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China to launch three astronauts in their longest stay on new space station, stay for six months – Technology News, Firstpost

China is preparing to send three astronauts to live on its space station for six months, a new milestone for a program that has advanced rapidly in recent years.

It will be China’s longest manned space mission and will set a record for the longest amount of time spent in space by Chinese astronauts. The Shenzhou-13 spacecraft is expected to be launched into space on a Long March-2F rocket early Saturday morning from the Jiuquan Satellite Launch Center on the edge of the Gobi desert in northwest China.

The first crew to serve a 90-day mission aboard the Tianhe main module of the space station returned in mid-September.

Representative image. In this photo released by Xinhua News Agency, the manned Shenzhou-12 spacecraft with its Long March-2F carrier rocket is being transferred to the launch area of ​​the Jiuquan Satellite Launch Center in northwestern Gansu province. from China, Wednesday, June 9, 2021. A three-man crew of astronauts will take off in June for a three-month mission at China’s new space station, according to a space official who was the country’s first astronaut in orbit in May. (Wang Jiangbo / Xinhua via AP).

The new crew has two veterans of space travel. Pilot Zhai Zhigang, 55, conducted China’s first spacewalk. Wang Yaping, 41, and the only woman on the mission, conducted experiments and led a science class in real time while traveling on one of China’s previous experiment space stations. Ye Guangfu, 41, will travel into space for the first time.

The mission is expected to continue the work of the initial crew, who conducted two spacewalks, deployed a 33-foot (10-meter) mechanical arm and held a video call with Chinese leader Xi Jinping.

China Manned Space Agency deputy director Lin Xiqiang said the rocket was loaded with fuel and ready to fly. “All systems carrying out the Shenzhou-13 mission have undergone a full test. The flight crew is in good condition and our pre-launch preparations are in order, ”Lin said at a briefing on Thursday.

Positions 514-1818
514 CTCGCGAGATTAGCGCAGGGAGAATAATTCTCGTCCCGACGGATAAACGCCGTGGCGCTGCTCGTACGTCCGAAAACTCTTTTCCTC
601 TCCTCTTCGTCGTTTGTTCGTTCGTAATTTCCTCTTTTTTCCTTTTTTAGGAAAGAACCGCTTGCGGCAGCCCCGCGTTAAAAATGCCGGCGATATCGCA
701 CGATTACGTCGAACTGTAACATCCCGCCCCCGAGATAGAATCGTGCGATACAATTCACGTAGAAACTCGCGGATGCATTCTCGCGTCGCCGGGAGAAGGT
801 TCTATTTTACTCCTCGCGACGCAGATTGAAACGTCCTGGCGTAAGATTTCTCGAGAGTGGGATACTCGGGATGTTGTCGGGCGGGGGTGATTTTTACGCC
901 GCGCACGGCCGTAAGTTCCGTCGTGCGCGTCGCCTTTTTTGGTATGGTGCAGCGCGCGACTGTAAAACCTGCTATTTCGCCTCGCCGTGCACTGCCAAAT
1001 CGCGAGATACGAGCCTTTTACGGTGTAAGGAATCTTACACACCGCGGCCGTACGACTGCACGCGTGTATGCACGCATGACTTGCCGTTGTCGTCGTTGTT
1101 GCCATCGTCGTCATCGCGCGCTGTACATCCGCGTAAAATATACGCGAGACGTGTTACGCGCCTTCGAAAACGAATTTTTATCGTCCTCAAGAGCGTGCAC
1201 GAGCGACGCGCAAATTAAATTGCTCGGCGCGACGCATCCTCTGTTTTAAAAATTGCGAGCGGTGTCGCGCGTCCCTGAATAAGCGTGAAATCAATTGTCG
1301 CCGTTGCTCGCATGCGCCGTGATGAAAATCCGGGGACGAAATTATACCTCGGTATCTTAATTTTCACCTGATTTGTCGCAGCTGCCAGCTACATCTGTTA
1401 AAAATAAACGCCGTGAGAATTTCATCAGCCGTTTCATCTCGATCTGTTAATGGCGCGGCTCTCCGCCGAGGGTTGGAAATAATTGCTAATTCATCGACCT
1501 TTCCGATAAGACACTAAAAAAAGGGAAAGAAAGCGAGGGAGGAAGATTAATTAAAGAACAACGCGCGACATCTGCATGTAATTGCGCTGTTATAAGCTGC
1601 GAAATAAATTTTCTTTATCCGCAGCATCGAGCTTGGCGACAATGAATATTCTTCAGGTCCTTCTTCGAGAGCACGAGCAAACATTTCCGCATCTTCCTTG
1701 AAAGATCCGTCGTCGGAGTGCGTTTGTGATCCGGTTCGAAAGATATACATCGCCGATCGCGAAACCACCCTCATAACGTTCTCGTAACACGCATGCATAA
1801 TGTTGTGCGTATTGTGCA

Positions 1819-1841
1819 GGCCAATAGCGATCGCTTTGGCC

The crew’s scheduled activities include up to three spacewalks to install equipment in preparation for expanding the station, checking living conditions in the module, and conducting experiments in space medicine and other areas, Lin said.

China’s military, which runs the space program, has released few details, but says it will send multiple crews to the station over the next two years to make it fully functional. Shenzhou-13 will be the fifth mission, including unmanned travel to deliver supplies.

When completed with the addition of two more modules, named Mengtian and Wentian, the station will weigh around 66 tons, a fraction of the size of the International Space Station, which launched its first module in 1998 and will weigh around 450 tons when completed. . Lin said the two additional modules will be shipped before the end of next year during the Shenzhou-14 crew’s stay, yet to be named.

China was excluded from the International Space Station in large part due to objections from the United States over the secretive nature of the Chinese program and its close military ties. He made plans to build his own space stations in the early 1990s and had two experimental modules before starting the permanent station.

US law requires congressional approval for contact between the US and Chinese space programs, but China is cooperating with space experts from countries such as France, Sweden, Russia and Italy.

Lin said China is expanding such cooperation, as Ye Guangfu received training with the European Space Agency in 2016 and European astronauts participated in survival training in the China Sea in 2017.

“We welcome astronauts from other countries to enter our space station and conduct international cooperation,” Lin said. “We believe that after the station enters the operation and utilization phase, more foreign astronauts will visit our station.”

China has launched seven manned missions with a total of 14 astronauts on board since 2003, when it became the third country after the former Soviet Union and the United States to put a person in space on their own. Two Chinese astronauts have flown twice.

Along with its manned missions, China has expanded its work on lunar and Mars exploration, including placing a rover on the little-explored far side of the Moon and returning lunar rocks to Earth for the first time since the decade. 1970.

This year, China also landed its Tianwen-1 space probe on Mars, whose accompanying Zhurong rover has been exploring for evidence of life on the red planet.

Other programs require collecting land from an asteroid and bringing in additional lunar samples. China has also expressed its aspiration to put people on the moon and possibly build a scientific base there, although no timetable has been proposed for such projects. A top-secret space plane is also reportedly in development.



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